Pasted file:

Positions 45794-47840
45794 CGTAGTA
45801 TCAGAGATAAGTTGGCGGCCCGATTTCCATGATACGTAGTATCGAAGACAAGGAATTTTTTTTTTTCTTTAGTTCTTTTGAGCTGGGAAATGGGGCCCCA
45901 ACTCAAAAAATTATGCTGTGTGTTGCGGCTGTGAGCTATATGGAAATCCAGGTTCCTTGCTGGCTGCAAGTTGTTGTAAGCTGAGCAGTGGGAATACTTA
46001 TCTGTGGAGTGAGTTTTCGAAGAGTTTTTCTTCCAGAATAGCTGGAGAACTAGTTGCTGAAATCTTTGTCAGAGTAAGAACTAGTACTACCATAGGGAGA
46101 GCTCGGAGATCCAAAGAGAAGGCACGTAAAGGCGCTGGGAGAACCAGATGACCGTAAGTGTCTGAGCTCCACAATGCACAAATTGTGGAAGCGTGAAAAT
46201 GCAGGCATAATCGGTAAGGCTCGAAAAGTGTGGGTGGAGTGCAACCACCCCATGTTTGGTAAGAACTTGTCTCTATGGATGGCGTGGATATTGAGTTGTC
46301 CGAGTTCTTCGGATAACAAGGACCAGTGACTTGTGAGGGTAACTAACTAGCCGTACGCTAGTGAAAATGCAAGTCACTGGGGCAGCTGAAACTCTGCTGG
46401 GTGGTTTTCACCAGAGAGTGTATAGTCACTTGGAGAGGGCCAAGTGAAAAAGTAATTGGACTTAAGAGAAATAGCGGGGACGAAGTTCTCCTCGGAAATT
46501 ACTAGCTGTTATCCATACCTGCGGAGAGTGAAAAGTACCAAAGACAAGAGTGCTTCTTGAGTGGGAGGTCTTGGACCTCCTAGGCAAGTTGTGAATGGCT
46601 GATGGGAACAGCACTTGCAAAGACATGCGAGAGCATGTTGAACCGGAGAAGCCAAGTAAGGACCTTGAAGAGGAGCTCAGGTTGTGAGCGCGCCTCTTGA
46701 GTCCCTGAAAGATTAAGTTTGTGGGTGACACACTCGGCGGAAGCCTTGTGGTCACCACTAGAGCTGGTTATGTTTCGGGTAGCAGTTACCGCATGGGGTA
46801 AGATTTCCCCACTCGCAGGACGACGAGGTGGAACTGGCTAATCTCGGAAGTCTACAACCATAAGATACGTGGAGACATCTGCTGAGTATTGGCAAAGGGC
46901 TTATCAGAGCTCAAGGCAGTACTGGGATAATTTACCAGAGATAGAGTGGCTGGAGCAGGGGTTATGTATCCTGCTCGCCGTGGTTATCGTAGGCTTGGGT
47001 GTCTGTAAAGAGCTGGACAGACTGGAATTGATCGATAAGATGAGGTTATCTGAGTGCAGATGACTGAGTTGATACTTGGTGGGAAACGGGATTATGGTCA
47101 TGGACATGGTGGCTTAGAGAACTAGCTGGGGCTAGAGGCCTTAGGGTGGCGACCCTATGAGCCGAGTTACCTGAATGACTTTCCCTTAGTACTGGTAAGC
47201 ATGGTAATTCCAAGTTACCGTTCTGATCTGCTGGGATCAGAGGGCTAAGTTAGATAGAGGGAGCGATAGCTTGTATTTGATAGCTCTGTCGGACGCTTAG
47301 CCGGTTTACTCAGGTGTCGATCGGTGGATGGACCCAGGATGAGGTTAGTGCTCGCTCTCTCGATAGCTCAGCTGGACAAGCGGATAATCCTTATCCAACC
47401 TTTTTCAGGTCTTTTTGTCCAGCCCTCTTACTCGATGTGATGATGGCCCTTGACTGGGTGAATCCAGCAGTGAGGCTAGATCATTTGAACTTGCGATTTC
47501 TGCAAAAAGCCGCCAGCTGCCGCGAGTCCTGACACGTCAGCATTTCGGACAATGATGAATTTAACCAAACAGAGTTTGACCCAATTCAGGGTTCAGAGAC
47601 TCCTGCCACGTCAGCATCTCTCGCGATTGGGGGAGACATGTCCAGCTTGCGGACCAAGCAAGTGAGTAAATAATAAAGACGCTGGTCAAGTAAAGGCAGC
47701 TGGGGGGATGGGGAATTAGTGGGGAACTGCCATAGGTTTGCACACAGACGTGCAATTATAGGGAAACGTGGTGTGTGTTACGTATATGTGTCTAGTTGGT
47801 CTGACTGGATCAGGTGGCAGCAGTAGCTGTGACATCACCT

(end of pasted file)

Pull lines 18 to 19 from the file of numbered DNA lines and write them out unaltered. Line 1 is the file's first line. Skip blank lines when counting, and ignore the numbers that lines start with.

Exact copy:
47301 CCGGTTTACTCAGGTGTCGATCGGTGGATGGACCCAGGATGAGGTTAGTGCTCGCTCTCTCGATAGCTCAGCTGGACAAGCGGATAATCCTTATCCAACC
47401 TTTTTCAGGTCTTTTTGTCCAGCCCTCTTACTCGATGTGATGATGGCCCTTGACTGGGTGAATCCAGCAGTGAGGCTAGATCATTTGAACTTGCGATTTC